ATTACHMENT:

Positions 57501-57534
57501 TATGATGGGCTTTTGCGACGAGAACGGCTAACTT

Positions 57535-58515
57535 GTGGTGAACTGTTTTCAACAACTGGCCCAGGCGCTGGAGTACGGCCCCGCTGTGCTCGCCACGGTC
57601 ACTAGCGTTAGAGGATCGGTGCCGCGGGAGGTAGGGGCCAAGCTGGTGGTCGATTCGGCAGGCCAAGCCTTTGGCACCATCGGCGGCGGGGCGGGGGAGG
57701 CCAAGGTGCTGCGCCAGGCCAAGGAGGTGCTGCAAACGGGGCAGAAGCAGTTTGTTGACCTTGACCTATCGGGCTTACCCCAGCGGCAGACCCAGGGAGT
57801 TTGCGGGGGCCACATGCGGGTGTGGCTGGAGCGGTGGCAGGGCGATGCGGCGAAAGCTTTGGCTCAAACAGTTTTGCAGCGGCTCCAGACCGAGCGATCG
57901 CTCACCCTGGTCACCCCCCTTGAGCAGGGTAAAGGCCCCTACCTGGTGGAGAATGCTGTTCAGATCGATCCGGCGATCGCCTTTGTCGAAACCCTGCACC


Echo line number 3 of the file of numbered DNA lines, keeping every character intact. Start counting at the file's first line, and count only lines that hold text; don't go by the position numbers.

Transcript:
Positions 57535-58515